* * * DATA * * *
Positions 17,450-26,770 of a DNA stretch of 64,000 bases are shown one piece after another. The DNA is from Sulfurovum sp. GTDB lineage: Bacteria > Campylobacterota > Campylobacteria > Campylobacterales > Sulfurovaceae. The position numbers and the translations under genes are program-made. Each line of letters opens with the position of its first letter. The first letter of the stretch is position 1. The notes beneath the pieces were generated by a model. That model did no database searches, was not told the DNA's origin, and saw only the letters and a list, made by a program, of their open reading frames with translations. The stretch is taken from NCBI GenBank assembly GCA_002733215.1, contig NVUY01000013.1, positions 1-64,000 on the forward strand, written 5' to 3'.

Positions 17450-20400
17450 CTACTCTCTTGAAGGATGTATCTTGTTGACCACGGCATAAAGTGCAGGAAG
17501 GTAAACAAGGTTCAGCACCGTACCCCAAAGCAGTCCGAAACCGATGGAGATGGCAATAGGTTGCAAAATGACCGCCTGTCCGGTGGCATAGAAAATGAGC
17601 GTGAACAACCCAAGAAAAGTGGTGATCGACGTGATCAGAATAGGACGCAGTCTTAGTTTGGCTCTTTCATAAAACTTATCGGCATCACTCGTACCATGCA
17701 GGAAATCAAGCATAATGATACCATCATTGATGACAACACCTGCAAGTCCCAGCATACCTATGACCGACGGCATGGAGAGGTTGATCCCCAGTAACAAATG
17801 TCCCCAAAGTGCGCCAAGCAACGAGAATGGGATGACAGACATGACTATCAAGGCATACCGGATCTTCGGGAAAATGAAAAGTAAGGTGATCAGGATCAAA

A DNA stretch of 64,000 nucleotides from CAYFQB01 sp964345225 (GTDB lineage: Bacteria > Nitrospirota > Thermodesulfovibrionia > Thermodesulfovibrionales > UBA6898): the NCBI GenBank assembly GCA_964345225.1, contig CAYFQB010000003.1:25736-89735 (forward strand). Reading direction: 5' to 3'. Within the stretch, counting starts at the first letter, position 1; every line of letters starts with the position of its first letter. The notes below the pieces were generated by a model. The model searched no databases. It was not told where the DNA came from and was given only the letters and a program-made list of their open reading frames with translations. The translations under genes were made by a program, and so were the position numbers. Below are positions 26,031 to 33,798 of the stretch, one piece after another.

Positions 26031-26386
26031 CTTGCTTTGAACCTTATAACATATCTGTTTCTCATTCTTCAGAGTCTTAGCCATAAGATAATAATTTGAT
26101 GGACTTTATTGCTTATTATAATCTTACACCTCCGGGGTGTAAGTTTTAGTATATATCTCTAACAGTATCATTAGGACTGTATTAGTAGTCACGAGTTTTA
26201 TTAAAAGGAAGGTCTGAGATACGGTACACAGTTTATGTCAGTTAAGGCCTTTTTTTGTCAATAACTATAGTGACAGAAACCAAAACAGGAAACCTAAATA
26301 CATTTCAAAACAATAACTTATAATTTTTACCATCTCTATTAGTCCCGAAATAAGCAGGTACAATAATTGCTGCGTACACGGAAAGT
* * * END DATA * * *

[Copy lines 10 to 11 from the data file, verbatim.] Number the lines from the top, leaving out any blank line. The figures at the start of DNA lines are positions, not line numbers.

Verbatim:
26031 CTTGCTTTGAACCTTATAACATATCTGTTTCTCATTCTTCAGAGTCTTAGCCATAAGATAATAATTTGAT
26101 GGACTTTATTGCTTATTATAATCTTACACCTCCGGGGTGTAAGTTTTAGTATATATCTCTAACAGTATCATTAGGACTGTATTAGTAGTCACGAGTTTTA